Make India Asbestos Free

Make India Asbestos Free
For Asbestos Free India

Journal of Ban Asbestos Network of India (BANI). Asbestos Free India campaign of BANI is inspired by trade union movement and right to health campaign. BANI has been working since 2000. It works with peoples movements, doctors, researchers and activists besides trade unions, human rights, environmental, consumer and public health groups. BANI demands criminal liability for companies and medico-legal remedy for victims.

Monday, March 10, 2008

Ban on indigenous chrysotile asbestos mining lifted

Despite the asbestos disease epidemic in US, Europe, Australia, Japan, South Africa and elsewhere, a recent document titled "HUMAN HEALTH RISK ASSESSMENT STUDIES IN ASBESTOS BASED INDUSTRIES IN INDIA" by Central Pollution Control Board (CPCB), Union Ministry of Environment Forests has failed to recommend ban on asbestos. The study was undertaken by the Industrial Toxicology Research Centre, Lucknow for the CPCB. The political patronage enjoyed by the industry is an open secret. It is clear from the document that the ban on indigenous chrysotile asbestos mining has been lifted.

In the foreword to the report dated May 27, 2008, J. M. Mauskar, the ex-officio Chairman of the CPCB and Joint Secretary, MoEF writes, "Asbestos is mainly used for manufacturing asbestos-cement sheets, asbestos-cement pipes, brake lining, clutch lining, asbestos yarn & ropes, gaskets & seals etc. Organised asbestos industrial units are mostly using imported chrysotile variety of asbestos. The indigenous asbestos is mostly used by the unorganized sector. This report provides detailed information on human risk of asbestos exposure and its health effects. The study includes asbestos monitoring at work environment, characterization and toxicity of indigenous asbestos, occupational and personal histories of workers, their clinical examinations, lung function tests and chest radiological examinations. It appears from the present investigation that unorganized units have poor industrial hygiene conditions. The report also recommends various preventive measures to reduce the risk of workers exposed to asbestos."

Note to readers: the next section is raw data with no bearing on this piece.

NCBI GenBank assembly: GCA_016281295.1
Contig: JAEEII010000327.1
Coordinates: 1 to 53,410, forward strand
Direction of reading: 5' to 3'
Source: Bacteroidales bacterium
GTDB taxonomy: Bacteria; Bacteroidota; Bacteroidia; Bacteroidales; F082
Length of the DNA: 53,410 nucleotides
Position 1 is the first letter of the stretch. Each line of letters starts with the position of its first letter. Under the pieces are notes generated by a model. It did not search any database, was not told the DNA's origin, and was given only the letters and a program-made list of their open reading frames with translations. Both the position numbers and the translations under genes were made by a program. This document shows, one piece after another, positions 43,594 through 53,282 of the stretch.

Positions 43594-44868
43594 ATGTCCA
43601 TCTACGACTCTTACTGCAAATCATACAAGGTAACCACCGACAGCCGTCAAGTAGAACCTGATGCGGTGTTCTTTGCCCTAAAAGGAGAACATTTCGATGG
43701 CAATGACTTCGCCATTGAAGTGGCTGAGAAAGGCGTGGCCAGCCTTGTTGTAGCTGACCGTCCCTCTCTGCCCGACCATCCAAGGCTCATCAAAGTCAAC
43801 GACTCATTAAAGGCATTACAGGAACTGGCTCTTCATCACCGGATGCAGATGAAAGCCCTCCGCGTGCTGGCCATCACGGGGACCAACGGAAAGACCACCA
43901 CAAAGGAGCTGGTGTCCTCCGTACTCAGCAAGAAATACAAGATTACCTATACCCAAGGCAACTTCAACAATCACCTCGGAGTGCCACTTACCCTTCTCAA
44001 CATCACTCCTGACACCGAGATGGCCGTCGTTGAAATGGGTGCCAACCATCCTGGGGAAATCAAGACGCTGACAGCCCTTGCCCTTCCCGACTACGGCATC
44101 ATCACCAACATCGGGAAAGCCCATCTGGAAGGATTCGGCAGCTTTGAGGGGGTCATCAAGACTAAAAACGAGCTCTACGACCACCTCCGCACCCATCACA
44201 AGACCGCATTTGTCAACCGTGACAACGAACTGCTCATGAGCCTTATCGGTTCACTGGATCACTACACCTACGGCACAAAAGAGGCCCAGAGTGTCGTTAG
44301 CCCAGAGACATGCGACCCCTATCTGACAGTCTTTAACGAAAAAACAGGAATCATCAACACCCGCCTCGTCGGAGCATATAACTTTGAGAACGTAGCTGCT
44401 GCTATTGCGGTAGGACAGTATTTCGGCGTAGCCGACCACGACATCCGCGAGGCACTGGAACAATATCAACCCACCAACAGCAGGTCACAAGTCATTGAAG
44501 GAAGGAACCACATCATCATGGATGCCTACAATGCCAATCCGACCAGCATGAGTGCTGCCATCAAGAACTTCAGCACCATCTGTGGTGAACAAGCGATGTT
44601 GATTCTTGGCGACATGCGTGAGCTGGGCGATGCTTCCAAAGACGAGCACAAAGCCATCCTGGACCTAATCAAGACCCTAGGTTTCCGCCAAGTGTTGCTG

Underlining its risk it makes the following recommendations that ends up promoting mythical safe and controlled use of asbestos in order to safeguard the asbestos industry's lust for profit at any human cost. In the light of the study, the following recommendations that tantamounts to lip service have been made to reduce the human risk of asbestos exposure and its health hazard:

1. All the workers should be provided with medical surveillance by the employer.
Medical surveillance programme should consist of the following:
• Pre- employment medical surveillance
• Periodic medical examination
• Medical examination at cessation of employment
• Maintenance of medical records; and
• Health education
Medical examination record should be maintained and stored for a period of 10
years following the termination of employment, or for 40 years after first day of
employment, whichever is later.
The Medical Doctor appointed for examining the workers should be trained in
Occupational Health. This will facilitate early detection of occupational related
diseases in the workers.
In order to comply the recommendations contained in IS:11451-1986, employer
should stop existing practice of employment of temporary, contract workers or
daily wage workers.
2. The Ministry of Mines had decided to continue the ban on mining of amphibole
variety of asbestos. By the time this ban is implemented in totality, following
measures are required to be taken by the asbestos milling units of Rajasthan.
• Preferably complete plant machinery requires to be redesigned with
proper engineering controls to reduce asbestos fibre emission.
• Manual handling of asbestos should be reduced to minimum.
• Fugitive emissions generated needs to be controlled.
• Asbestos bearing stones should be stored in a covered shed to avoid